hide Matching Documents

The documents where this entity occurs most often are shown below. Click on a document to open it.

Document Max. Freq Min. Freq
John Esten Cooke, Wearing of the Gray: Being Personal Portraits, Scenes, and Adventures of War. 56 0 Browse Search
Rebellion Record: a Diary of American Events: Documents and Narratives, Volume 3. (ed. Frank Moore) 54 2 Browse Search
Benson J. Lossing, Pictorial Field Book of the Civil War. Volume 2. 44 0 Browse Search
Elias Nason, McClellan's Own Story: the war for the union, the soldiers who fought it, the civilians who directed it, and his relations to them. 44 0 Browse Search
Frederick H. Dyer, Compendium of the War of the Rebellion: Battles 42 0 Browse Search
Alfred Roman, The military operations of General Beauregard in the war between the states, 1861 to 1865 36 0 Browse Search
Robert Stiles, Four years under Marse Robert 35 1 Browse Search
Horace Greeley, The American Conflict: A History of the Great Rebellion in the United States of America, 1860-65: its Causes, Incidents, and Results: Intended to exhibit especially its moral and political phases with the drift and progress of American opinion respecting human slavery from 1776 to the close of the War for the Union. Volume I. 30 0 Browse Search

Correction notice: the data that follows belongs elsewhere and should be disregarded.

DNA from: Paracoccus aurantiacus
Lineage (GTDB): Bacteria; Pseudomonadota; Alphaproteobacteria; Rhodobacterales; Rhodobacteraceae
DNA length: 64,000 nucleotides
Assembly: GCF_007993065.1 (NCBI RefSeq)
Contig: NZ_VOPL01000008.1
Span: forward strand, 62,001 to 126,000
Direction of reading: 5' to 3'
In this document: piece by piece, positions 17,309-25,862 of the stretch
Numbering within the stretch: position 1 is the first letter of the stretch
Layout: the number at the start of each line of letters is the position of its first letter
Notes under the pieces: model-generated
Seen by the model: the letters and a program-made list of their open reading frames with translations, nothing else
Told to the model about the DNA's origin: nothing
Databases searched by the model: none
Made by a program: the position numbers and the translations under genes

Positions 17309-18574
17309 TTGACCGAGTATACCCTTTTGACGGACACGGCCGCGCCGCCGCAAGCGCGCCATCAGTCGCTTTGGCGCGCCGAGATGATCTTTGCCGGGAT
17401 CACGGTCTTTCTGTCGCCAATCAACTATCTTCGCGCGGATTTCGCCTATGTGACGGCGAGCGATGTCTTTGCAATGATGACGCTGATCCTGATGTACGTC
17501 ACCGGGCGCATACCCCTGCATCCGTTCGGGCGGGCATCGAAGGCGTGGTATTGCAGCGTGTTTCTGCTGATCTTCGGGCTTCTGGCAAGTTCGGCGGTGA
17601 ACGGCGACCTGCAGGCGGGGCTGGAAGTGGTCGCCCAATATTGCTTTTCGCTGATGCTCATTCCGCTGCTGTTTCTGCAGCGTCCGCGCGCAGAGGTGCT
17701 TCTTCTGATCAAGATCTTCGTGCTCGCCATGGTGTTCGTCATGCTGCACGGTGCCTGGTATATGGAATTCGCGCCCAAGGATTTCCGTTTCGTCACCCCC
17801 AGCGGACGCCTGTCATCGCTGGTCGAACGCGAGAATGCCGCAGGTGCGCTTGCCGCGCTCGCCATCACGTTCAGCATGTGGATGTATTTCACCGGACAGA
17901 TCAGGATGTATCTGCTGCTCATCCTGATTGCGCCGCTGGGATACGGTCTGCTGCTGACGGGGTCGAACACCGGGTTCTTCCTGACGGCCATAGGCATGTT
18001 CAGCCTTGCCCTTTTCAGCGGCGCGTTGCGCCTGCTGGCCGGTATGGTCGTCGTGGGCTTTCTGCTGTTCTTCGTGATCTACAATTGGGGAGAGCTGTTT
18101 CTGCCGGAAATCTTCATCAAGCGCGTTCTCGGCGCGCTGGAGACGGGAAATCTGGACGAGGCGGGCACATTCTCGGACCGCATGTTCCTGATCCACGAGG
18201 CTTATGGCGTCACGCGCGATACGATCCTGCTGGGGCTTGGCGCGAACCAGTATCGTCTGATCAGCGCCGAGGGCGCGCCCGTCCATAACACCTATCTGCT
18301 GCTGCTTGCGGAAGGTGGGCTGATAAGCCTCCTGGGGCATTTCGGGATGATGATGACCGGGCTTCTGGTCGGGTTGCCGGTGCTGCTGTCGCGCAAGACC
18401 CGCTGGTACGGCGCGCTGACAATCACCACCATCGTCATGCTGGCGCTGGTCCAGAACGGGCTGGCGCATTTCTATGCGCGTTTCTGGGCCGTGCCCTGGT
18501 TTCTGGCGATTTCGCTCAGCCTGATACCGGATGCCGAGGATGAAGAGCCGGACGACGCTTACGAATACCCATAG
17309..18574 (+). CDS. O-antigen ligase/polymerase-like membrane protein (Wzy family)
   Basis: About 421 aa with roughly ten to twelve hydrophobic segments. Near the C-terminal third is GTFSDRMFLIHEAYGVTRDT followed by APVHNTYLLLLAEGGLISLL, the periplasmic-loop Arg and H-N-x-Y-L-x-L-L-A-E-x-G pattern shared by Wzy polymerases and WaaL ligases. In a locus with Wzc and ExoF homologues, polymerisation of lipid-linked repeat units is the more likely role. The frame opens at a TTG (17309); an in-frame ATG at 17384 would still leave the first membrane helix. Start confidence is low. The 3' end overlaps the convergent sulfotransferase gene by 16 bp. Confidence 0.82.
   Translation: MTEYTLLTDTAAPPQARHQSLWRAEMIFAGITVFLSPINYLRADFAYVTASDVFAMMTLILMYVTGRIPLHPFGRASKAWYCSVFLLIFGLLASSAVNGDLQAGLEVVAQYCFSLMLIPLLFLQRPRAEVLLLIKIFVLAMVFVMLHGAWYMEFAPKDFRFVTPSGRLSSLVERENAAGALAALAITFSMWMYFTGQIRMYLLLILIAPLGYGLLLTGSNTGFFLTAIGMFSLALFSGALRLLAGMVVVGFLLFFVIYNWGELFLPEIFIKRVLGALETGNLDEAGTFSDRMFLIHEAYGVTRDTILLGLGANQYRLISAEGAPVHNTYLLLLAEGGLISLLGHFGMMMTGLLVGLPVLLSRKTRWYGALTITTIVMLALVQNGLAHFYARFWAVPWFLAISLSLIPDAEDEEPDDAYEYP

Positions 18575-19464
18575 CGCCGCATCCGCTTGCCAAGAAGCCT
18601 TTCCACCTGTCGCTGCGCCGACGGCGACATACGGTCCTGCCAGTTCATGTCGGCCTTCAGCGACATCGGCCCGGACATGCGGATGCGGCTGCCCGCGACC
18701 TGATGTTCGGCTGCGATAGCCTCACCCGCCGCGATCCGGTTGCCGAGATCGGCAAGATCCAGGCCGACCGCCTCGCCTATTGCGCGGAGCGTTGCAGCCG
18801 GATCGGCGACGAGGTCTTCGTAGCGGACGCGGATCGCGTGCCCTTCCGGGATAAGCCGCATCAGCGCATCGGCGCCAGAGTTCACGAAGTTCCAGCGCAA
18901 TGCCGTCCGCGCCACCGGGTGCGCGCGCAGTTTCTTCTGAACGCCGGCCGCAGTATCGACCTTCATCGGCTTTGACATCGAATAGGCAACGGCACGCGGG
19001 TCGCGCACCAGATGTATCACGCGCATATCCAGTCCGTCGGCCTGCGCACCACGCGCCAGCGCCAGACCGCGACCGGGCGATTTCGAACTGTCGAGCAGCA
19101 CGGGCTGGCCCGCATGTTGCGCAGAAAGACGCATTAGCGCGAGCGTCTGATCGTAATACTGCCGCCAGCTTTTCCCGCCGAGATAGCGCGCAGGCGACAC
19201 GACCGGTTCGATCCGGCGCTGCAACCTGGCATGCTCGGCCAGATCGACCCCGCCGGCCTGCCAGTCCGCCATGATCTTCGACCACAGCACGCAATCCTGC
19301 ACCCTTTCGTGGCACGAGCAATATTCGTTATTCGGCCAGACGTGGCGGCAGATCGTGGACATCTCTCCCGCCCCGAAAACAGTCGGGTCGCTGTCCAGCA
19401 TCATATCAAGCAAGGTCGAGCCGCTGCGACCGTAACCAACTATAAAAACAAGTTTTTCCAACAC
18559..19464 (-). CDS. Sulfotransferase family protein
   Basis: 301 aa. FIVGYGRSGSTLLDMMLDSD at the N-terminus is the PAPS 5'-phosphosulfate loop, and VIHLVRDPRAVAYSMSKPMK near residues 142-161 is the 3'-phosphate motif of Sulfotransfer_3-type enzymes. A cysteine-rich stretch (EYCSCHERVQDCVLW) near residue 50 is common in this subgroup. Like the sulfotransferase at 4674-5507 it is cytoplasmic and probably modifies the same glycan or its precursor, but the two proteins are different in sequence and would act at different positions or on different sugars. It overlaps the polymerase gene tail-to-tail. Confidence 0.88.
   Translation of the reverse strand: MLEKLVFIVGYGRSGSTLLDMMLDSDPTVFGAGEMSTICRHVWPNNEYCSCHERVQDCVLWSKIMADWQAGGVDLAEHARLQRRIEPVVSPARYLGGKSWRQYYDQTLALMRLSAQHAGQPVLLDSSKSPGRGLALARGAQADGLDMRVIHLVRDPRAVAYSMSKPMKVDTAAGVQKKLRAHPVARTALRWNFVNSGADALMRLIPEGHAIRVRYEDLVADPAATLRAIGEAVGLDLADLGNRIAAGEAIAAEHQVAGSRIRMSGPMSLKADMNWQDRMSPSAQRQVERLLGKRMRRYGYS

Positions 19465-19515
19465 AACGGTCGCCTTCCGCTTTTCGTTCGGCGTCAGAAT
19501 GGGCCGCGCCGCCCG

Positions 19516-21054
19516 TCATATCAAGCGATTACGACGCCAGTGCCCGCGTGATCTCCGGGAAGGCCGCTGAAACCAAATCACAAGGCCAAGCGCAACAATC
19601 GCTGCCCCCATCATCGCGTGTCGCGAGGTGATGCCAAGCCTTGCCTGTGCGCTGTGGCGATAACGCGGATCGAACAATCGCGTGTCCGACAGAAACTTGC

Rebellion Record: a Diary of American Events: Documents and Narratives, Volume 9. (ed. Frank Moore) 28 0 Browse Search
Robert Underwood Johnson, Clarence Clough Buell, Battles and Leaders of the Civil War: Volume 2. 26 0 Browse Search
View all matching documents...

Browsing named entities in Philip Henry Sheridan, Personal Memoirs of P. H. Sheridan, General, United States Army .. You can also browse the collection for Leesburg (Virginia, United States) or search for Leesburg (Virginia, United States) in all documents.

Your search returned 1 result in 1 document section:

eing magnified by the confusion and discord existing among the different generals in Washington and Baltimore; and the imaginary dangers vanished only with the appearance of General Wright, who, with the Sixth Corps and one division of the Nineteenth Corps, pushed out to attack Early as soon as he could get his arriving troops in hand, but under circumstances that precluded celerity of movement; and as a consequence the Confederates escaped with little injury, retiring across the Potomac to Leesburg, unharassed save by some Union cavalry that had been sent out into Loudoun County by Hunter, who in the meantime had arrived at Harper's Ferry by the Baltimore and Ohio railroad. From Leesburg Early retired through Winchester toward Strasburg, but when the head of his column reached this place he found that he was being followed by General Crook with the combined troops of Hunter and Sigel only, Wright having returned to Washington under orders to rejoin Meade at Petersburg. This reducti